KANDAHAR: Thousands of cars, gleaming in the desert sun, fill sales yards along the road to the airport in Afghanistan's second city. The shops and bazaars of Kandahar are full to bursting.
But the prosperity is deceptive in the city where the Taliban was born, now a centre of violence amid a resurgence by the hardline Islamist group five years after it was toppled from power by US-led forces.
“It's getting worse. I am afraid -- these suicide attacks happen all the time,” said Ahmad Shah, a 60-year-old tyre mechanic outside his shop -- an old shipping container on the airport road by the city gates.
“The foreigners fight only for themselves. The Taliban fight only for themselves.”
The road from the city to the airport, a major military base, has been the scene of many bombings targeting foreign troops.
In August, a suicide bomber rammed his car into a Nato convoy near Shah's shop, killing a civilian and wounding several more.
This has been the bloodiest year in Afghanistan since the Taliban's hardline government was ousted in November, 2001.
A resurgent Taliban is fighting back, fuelled by drug money, safe havens in Pakistan and growing frustration and anger among Afghans at the lack of reconstruction or a real economy.
“It is getting worse because they (the Taliban) have got stronger,” Shah said. “It's getting worse because people don't have jobs. They have nothing.”
Until recently, the Taliban had virtually surrounded Kandahar, where one-eyed Mullah Mohammad Omar began his movement in 1994.
In September, the Nato-led International Security Assistance Force (ISAF) launched a two-week offensive against the insurgents, killing at least 500. Attacks in the south have dropped since, but the Taliban remains strong and active.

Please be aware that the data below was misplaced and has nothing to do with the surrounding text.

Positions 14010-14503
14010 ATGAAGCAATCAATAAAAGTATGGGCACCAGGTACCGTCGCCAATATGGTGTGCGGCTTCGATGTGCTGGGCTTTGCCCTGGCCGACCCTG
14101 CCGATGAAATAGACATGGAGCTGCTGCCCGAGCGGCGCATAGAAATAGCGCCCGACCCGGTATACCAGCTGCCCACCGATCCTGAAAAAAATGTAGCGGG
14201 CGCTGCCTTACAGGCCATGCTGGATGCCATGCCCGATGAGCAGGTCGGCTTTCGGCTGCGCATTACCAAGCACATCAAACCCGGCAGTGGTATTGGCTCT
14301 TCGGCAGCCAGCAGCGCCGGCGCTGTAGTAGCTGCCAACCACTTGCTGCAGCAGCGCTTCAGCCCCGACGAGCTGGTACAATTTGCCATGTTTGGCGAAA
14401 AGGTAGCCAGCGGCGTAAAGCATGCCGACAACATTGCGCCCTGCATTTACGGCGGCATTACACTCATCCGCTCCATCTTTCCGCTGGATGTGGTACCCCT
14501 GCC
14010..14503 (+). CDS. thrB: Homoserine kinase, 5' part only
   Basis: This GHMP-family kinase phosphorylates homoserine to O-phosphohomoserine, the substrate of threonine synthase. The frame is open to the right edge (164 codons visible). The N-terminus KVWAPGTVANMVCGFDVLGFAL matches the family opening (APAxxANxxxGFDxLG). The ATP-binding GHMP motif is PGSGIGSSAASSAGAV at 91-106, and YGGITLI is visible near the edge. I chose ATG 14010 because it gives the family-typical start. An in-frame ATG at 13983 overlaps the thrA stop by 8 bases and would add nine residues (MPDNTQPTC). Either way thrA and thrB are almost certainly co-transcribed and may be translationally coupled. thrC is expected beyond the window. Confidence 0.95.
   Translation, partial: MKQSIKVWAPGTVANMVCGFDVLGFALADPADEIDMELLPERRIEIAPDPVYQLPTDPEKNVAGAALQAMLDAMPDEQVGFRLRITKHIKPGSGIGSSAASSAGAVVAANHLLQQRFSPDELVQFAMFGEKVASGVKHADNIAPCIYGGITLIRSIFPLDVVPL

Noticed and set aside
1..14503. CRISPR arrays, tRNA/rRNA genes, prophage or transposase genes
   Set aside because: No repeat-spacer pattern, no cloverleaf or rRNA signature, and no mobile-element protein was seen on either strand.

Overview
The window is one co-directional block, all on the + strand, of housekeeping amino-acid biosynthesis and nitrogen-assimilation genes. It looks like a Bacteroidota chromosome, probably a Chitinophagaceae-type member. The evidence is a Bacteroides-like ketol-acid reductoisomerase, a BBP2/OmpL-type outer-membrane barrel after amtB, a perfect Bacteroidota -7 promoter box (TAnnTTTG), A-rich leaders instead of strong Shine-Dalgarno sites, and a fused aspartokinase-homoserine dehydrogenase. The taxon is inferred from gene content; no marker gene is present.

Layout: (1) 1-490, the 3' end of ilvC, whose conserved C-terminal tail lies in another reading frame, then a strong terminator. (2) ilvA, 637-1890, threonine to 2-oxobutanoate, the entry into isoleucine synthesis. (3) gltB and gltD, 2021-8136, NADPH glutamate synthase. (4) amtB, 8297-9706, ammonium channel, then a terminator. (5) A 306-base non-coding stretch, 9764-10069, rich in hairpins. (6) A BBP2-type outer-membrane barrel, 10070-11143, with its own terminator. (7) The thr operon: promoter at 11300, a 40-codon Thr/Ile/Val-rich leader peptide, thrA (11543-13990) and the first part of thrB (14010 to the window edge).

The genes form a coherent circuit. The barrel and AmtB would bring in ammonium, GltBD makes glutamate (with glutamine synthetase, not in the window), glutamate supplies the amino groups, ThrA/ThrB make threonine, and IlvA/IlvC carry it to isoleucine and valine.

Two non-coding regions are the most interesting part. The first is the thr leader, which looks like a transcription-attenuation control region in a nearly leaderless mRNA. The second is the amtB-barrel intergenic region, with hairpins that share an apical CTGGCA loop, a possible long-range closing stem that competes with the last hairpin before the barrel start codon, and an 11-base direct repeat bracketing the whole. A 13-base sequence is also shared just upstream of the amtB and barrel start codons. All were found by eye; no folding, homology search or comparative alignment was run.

“If it keeps going on like this, nothing will get better,” said Faizal Huk, who runs one of about 70 car sales yards along the airport road. “Fighting for the Taliban is like work. That's all they have.”
He estimates his business has almost halved in the past few months due to worsening violence. The middle-aged father of six never fled his homeland during years of Soviet occupation, civil war and Taliban rule.
“Now, I will go anywhere,” he said. “I spent all my life in Afghanistan. Now we will be refugees. I don't think things will improve. It is getting worse day-by-day.
“We don't have any hope for our children. Tomorrow or the day after we will die, we are old. What will happen to our children?”
Increasingly in Kandahar, people are talking of leaving the country or of friends or relatives who already have, although there is no real evidence yet of a mass exodus by residents.
The head of the 31,000-strong ISAF, British General David Richards, has warned failure to reinforce military victories with reconstruction, jobs and a better life is undermining the mission in Afghanistan.—Reuters